Update, June 4, 2015: Over 200,000 people flooded the U.S. Forest Service with comments over the last month calling for the agency to reject a plan for roads and infrastructure that would enable construction of a mega-development on Grand Canyon’s doorstep. Read the press release here.
The Forest Service is on the verge of making a terrible decision that could damage Grand Canyon National Park, perhaps forgetting the agency’s motto to “sustain the health, diversity, and productivity of the nation’s forests…to meet the needs of present and future generations. Unless, of course, you think the park isn’t that grand, and would be improved by hundreds of canyon-close vacation units, a retail village and a day of exfoliating in the local spa’s mud bath (presumably sans Arizona’s native javelina, an adorable, medium-sized pig). If so, then you may think the Forest Service is on the right track after all.
Last month, the Forest Service began paving the way for a sprawling resort development near the south rim of the Grand Canyon in what is now the small community of Tusayan, Arizona. More than 2,100 housing units and three million square feet of retail space, along with hotels, a spa and a dude ranch, may soon overwhelm the 580-resident community that serves as a gateway to the national park’s southern rim.
This new development threatens to transform Tusayan from a small, quiet tourist town into a sprawling resort complex as little as a mile away from the park’s boundary. Combined with another proposed development on nearby Navajo reservation land, Dave Uberuaga, superintendent of Grand Canyon National Park, has this to say:
“These two projects constitute the greatest threat to the Grand Canyon in the 96-year history of the park.”
A former superintendent, Steve Martin, is equally troubled, as he recently detailed in a lengthy letter.
And the National Park Service is right to be worried. The development’s biggest threat should be obvious in the desert southwest: water, or lack thereof. A new city on the canyon’s edge will require vast quantities of water. Stilo, the Italian developer behind this project, won’t say where it will get the water, but groundwater pumping is the easy—and most damaging—option. Pumping groundwater to feed the development could lower the aquifer that feeds seeps, springs and streams that support wildlife and recreation on the park’s south rim. That same aquifer is also the exclusive source of all water for Havasu Springs, the source of life and culture of the Havasupai tribe.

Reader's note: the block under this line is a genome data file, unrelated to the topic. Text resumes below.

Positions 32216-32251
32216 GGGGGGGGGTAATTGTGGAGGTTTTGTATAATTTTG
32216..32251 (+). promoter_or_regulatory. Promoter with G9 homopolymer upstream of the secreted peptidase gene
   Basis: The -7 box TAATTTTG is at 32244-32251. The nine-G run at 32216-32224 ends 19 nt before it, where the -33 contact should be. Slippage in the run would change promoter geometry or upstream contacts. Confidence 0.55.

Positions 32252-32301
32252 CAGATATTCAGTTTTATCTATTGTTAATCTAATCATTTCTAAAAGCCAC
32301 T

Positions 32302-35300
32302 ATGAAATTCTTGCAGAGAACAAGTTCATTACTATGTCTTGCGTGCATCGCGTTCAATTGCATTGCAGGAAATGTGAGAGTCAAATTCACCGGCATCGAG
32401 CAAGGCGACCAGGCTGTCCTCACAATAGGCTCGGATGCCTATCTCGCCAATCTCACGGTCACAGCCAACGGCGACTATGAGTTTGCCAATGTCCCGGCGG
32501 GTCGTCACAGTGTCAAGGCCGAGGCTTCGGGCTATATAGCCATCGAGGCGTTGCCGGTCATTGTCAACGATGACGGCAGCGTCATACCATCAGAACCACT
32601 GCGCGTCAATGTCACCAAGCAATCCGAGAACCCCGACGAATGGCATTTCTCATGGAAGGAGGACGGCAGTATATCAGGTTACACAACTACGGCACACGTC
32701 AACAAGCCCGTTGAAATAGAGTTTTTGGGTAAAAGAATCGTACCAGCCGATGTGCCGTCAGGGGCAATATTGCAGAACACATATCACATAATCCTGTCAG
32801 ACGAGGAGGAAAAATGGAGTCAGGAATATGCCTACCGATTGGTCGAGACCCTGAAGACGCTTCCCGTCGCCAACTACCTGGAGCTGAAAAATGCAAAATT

What’s the Forest Service got to do with this? Stilo needs road and utility access through the Kaibab National Forest to build on its remote properties. Without a permit, development of these utilities can’t proceed. That means the linchpin for the entire massive development is in the Forest Service’s hands.
The Forest Service doesn’t have to say yes to this mess. It could reject Stilo’s permit application as not in the public interest. And it should, which is what we, on behalf of National Parks Conservation Association, Sierra Club, Grand Canyon Trust, and Center for Biological Diversity, told the Forest Service in March. The Forest Service has so far ignored our advice.
But there’s still time to turn them around. The Forest Service is taking public comment on the proposed road and utility permit through June 2 and will also hold informational meetings on the proposal in Tusayan on May 19 and in Flagstaff, Arizona on May 20.
So if you can’t wait to go to the Grand Canyon for the shopping, tell the Forest Service so. But if you want to keep the Grand in Grand Canyon, may we suggest a different letter you can write?